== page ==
EW: Oh wow.
NF: At the time which would have been early ’50’s.
EW: So you would have had to have the big window, the attic fans?
NF: Every home was built with an attic fan and you just opened the windows and I don’t remember it being especially hot.
LF: Well it was.
CM: The mosquitoes were not as bad as they are now.
NF: We were talking about that the other day. I don’t think so. And we were talking about he mosquitoes, we were talking the other night, we don’t think it was. The rice farmers say it’s not the rice fields, but for some reason there seems to be a lot of mosquitoes now. Now one thing they had in those days was DDT. But the trucks came around with those foggers. And if DDT was going to hurt you, all the kids in Cleveland that grew up in the ‘40’s would be dead because following around in the fog behind the DDT truck. And this was thick fog, not like you have today. And just riding in it for fun.
LF: And he’s said riding, he’s speaking of riding a bicycle.
NF: Bicycle. Yes, yes. But at any rate, the DDT was perhaps more effective, I don’t know. No, the mosquitoes were here, they were bad, they would run you indoors sometimes, but nothing like today.
CM: Did you spend a lot of time outside on porches or in the yard with neighbors?
NF: Um hmm. Yes. Porches of course were screened. So mosquitoes weren’t a problem there. And playing outside was typically right at dark would tend to get heavy mosquitoes.
LF: But not as bad as today because we used to – Rachel and myself and Shirley used to camp out in our back yard. And Mother would just take the quilts and throw them over the clothesline to make a tent for us to sleep out – camp out as we called it. I know the mosquitoes weren’t as bad then as they are now. It’s just no way that we could have slept outside in the grass.
EW: And Deering would have been very close to city limits.
LF: Yeah. We were.
EW: By the fields.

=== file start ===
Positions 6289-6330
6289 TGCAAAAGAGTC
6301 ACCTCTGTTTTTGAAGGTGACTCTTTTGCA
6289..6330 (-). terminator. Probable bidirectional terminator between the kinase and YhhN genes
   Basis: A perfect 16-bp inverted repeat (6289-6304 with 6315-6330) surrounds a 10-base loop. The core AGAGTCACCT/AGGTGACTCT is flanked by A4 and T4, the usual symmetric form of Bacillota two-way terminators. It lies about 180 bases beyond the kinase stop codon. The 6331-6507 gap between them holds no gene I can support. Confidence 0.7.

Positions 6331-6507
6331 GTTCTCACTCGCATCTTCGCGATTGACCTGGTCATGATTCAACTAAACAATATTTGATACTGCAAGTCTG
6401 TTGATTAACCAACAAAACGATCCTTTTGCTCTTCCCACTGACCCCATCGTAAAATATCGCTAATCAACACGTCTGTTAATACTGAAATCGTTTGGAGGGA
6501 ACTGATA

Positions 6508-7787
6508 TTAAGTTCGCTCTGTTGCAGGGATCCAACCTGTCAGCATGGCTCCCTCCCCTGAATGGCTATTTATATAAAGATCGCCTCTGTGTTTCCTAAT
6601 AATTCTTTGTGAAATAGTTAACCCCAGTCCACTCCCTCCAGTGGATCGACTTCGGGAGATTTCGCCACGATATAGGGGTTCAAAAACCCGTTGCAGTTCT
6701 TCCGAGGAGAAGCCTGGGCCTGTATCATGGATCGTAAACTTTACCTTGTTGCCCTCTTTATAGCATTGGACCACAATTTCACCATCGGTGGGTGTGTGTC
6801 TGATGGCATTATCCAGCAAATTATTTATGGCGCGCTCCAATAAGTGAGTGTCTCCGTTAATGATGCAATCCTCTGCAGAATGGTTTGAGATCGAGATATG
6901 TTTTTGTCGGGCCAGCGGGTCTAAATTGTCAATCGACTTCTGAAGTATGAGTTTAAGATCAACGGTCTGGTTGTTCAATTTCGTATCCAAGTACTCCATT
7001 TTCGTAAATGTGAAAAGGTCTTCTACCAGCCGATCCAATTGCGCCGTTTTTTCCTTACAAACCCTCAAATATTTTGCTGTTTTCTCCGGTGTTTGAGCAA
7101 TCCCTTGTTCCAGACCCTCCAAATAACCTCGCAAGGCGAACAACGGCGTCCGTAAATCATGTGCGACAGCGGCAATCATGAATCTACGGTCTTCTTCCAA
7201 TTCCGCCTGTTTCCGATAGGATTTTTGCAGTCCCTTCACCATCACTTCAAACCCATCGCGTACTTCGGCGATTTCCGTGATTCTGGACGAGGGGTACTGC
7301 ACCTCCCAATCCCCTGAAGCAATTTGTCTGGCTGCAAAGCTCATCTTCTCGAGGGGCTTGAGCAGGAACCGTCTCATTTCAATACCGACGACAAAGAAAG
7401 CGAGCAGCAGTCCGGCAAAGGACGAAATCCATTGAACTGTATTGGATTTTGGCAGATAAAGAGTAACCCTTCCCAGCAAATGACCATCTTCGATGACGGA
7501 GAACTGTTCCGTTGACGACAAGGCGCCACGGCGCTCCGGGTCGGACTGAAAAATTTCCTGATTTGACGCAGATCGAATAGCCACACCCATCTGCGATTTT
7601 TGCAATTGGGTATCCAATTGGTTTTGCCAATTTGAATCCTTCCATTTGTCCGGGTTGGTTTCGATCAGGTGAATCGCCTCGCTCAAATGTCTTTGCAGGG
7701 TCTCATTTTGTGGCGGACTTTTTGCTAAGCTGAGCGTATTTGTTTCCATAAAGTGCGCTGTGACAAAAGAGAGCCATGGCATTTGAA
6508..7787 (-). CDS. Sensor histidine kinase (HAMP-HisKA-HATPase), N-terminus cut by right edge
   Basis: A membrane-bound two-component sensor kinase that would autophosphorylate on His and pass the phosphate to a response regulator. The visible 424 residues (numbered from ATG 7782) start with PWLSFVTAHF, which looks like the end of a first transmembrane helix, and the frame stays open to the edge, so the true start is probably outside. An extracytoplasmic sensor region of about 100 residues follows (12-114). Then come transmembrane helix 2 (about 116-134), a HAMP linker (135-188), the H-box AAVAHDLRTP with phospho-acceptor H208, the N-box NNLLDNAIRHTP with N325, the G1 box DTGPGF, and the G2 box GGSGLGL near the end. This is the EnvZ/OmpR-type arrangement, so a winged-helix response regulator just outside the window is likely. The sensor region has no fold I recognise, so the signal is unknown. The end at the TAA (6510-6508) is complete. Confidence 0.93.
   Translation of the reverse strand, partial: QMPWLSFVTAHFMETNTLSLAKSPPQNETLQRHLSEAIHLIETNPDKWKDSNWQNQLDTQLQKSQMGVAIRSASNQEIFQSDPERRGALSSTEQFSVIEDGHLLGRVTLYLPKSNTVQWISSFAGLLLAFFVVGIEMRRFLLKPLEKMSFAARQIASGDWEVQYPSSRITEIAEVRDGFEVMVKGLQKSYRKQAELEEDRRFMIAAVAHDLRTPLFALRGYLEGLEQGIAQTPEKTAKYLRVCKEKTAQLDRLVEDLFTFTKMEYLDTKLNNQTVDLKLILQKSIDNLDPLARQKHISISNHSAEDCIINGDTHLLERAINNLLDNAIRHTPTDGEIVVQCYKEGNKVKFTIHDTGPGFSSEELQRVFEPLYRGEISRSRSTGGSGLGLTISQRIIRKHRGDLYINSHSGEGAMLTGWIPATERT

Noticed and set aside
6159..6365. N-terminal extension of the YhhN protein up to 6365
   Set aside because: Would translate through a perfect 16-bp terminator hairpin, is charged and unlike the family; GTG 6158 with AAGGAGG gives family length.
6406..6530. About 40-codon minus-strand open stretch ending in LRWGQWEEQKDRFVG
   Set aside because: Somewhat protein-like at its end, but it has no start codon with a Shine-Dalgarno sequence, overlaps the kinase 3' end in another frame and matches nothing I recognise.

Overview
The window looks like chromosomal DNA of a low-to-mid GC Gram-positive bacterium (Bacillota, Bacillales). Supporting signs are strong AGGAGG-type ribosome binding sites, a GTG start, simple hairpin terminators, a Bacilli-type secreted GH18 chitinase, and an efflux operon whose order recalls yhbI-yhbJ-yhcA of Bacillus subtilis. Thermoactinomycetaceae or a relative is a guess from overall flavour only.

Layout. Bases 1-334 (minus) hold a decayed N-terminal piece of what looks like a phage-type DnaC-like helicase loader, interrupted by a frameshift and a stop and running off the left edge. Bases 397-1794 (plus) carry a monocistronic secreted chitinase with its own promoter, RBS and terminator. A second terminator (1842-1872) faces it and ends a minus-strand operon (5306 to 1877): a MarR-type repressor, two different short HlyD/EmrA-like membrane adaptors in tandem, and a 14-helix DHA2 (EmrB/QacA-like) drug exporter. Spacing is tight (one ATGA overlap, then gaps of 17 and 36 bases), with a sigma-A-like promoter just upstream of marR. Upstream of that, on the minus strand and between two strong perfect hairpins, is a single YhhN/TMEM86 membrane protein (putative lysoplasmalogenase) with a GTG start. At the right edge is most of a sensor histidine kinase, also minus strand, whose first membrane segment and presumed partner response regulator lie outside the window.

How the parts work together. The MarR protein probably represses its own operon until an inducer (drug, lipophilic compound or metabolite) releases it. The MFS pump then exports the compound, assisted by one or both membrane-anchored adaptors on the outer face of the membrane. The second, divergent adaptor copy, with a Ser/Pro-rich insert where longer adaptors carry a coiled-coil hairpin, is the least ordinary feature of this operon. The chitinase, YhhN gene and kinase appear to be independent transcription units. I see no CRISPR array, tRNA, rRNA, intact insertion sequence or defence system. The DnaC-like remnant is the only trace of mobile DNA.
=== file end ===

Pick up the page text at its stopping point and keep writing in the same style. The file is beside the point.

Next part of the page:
LF: We were. But the stuff they sprayed that cotton with might have been ….
LF: Yeah, there might have been some DDT in that killed the mosquitoes.
EW: Oh yeah. Were all the houses, typically when your dad built his house did he build it with a porch? Had to have a porch cause that was like an outside room?
Did both of you have porches?
NF: The house on Maple Street did have a large porch, but no, not all of them, your house on Deering did not. When they built the house on College Street it did not have a porch, screened porch in the sense that we are talking about. But they were common then, the screen porches.
EW: Good place. And I’ve heard of sleeping porches.
LF: My grandma had a sleeping porch. But we didn’t have patios the way you think of a patio today. But there was a certain spot in the yard where the lawn chairs were set up and some little, old, I call them coca-cola cases, or some type of wooden box thing to use for tables, where my parents would sit out there. On Sunday afternoons most of the time my father made homemade ice cream. And we were sitting in the grass, the chairs and all that. It was not a concrete slab or a wooden deck or anything. And we’d stay out there until after dark.
EW: Just hanging out with your family?
LF: Yes, yes. I can remember sitting out there and you could see the Sputnik when it went over.
EW: Oh really?